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“Commander Andros,” came the call from Admiral Kalkar, aboard the armored freighter which was serving as her flagship, “what is the disposition of forces? Which Primoids are with us and which are against and who exactly is in command of what? Excuse me for asking.”

“Admiral,” said Rachel, “and I appreciate the battlefield promotion—!”

“No battlefield promotion,” said the Admiral. “You’re the senior fighter pilot among our defense team. To me, that makes you at least a Commander. And be aware that everyone in space is on your line now.”

“Okay.” Rachel took a moment. Clay saw her in her private feed to him, looking sideways at him as if they were still attached and not several kilometers apart. “Okay. So Tasmania and Greenland and Park’s wing and Kleiner and Santos have rendezvoused somehow and come here. That’s straightforward. The ones coming from Candy One, er, Candywan, that would be Li Zan’s Gamma Wing, and the Primoids with them would be rebels. All the other Primoids are presumably from the Primoid Center, whatever that is. Uh, Admiral, this is going to be the way star wars really are, okay? You’ll get these things where both sides are concentrating forces from all sorts of places. They still have more than we do, don’t they?” She looked at Clay. “Lieutenant Commander Gilbert, what do you have on that?”

“Right, Commander,” he drawled. “Okay, everyone, I have, let’s see: we have right with us two heavy cruisers, five Nonesuch Class escorts, three armored merchants, and three Primoid rebel cruisers, and 16 Ghosts and nine Primoid fighters. And coming in from two directions, we can add in three more Primoid cruisers, two more armored merchants, the cruiser Abstraction and ten Ghosts and, um, nine more Primoid fighters, so that would bring us to two heavies, twelve assorted cruisers, five armored merchants and 44 fighters. The Center seems to have a battleship, two battlecruisers, twelve cruisers and 45 fighters.”

“So they outnumber us,” said Admiral Kalkar, “but.” On a little square of the screen, she smiled. Clay imagined a beard, and that would be Captain Alfred Kalkar, who, he hoped and assumed, was in his real leather captain’s couch aboard the Tasmania, only about twenty light hours away now.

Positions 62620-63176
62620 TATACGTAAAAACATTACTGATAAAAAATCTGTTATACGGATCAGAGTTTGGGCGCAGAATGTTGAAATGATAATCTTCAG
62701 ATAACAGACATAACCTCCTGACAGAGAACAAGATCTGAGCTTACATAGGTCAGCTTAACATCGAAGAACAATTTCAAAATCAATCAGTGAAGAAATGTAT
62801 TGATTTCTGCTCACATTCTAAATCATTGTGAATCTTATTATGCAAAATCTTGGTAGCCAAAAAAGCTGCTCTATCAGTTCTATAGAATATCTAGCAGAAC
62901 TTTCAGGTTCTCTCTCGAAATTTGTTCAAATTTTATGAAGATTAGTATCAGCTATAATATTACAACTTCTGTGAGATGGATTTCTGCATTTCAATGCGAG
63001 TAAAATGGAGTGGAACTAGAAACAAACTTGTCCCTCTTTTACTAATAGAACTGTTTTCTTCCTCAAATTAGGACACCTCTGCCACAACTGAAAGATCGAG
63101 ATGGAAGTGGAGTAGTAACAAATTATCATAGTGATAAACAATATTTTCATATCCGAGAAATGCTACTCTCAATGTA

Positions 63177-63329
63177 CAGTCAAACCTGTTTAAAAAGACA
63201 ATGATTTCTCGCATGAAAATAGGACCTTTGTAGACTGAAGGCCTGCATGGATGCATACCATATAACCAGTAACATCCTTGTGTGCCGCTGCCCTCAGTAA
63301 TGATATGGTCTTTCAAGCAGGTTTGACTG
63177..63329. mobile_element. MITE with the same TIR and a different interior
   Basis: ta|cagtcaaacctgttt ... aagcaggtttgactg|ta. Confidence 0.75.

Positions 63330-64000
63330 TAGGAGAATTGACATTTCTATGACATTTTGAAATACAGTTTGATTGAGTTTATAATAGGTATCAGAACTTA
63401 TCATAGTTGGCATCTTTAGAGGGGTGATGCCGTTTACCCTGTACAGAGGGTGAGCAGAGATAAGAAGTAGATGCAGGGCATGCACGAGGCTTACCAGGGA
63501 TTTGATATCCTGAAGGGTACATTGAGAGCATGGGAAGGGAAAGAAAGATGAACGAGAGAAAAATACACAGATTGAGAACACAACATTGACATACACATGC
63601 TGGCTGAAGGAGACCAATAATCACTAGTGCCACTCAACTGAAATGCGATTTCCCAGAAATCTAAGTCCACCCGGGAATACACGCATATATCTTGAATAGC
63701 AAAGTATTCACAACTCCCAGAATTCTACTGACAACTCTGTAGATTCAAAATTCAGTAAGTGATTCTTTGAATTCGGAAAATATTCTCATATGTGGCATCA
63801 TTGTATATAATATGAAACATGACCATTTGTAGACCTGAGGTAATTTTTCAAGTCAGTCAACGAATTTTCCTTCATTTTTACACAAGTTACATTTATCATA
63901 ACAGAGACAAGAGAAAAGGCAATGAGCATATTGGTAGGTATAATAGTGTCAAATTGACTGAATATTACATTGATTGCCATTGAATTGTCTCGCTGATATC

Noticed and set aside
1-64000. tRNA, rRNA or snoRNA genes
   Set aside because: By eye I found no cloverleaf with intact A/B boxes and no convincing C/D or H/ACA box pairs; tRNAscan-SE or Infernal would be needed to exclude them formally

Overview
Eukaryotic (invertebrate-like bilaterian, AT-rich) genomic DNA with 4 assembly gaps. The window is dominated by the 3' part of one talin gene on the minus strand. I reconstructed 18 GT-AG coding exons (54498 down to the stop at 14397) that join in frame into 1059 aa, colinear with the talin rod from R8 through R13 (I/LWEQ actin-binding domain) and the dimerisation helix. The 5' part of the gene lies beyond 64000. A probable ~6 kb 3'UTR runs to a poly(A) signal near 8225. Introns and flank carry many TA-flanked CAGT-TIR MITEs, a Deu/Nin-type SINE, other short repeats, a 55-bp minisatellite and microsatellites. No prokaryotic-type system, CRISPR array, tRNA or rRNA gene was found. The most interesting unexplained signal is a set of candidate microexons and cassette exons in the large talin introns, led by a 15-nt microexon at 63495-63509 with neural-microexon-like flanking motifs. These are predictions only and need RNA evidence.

“But we are less outnumbered now,” said the trimly bearded captain of the Heavy Cruiser Miranda, “than we were the last two Battles of Bluehorse.”

“And we have Clay and Rachel,” said Daria.

“And we have Su Park,” said Clay. “We got this. I’m sure of it. It’ll be bloody, but we got this.”

“Or,” said the Admiral, “we got this, but it will be bloody. Do we have a plan? And just as important, can we disseminate the plan to, first, the people just arriving from far off, and second, our Primoid rebel allies? Miss Zane?”

“Angelica Zane here,” said Angelica, popping up on her own little bit of Clay’s screen. “Um, listen. We can coordinate. Right?” She turned and could be heard and seen having an exchange with the Primoids aboard their lead cruiser.

“This is going to be a challenge, Clay,” said Rachel.

“Yeah, but we got this, I tell you.”

“Okay,” said Angelica. “They think they’re ready. But one thing? They have been replaying the video from Earth. The Ngugma thing. All of it. It’s been quite the thing here, all through the trip and even now.” She turned away, then back again. “Yeah. It’s graphic. And you know what? The Primoids, you think they’re not emotional because you can’t tell, but they’re sickened by this thing. I’m serious. They are very upset. And concerned. So.”

“So?” repeated the Admiral.

“So. They think we need to send those videos, all of them, out to the invaders. They specifically want to send those videos. They’ve converted them for use on their technology, so is that okay? We can go ahead and send?”

The Admiral looked around among her own little knot of officers. “Yes, yes, of course,” she said. “Tell them to send away. Send them a hundred copies.”

Angelica turned and they could see a couple of Primoids behind her. She was waving her arms over her head. “Bluehorse, say, send, video, send, video, send, video!” she said loud and slow.

“Clay,” said Rachel.

“What?” he replied. “Oh.”

“Andros, Gilbert,” said Su Park on their screens, coming from a light day away. “You have made it back to Bluehorse. So have we. A lot has changed. I know it, but I know that things have changed that you know and I don’t. I just saw the news from Earth. We have news as well, not the same sort of news, but just as, ah, life-changing. You are no longer under my command: you are both, to me, commanders yourselves. I am so glad you are back, and so glad I and my companions, including Miss Kleiner and Miss Santos, are here as well. We will be with you soon, so be careful and make your moves count.”

She smirked as she signed off: same old Su Park. Clay and Rachel shared a sidelong smirk at one another: the official unofficial facial expression of Alpha Wing. Each could tell, again, what the other was thinking, because they both mouthed the words, “Best. Wing. Ever.”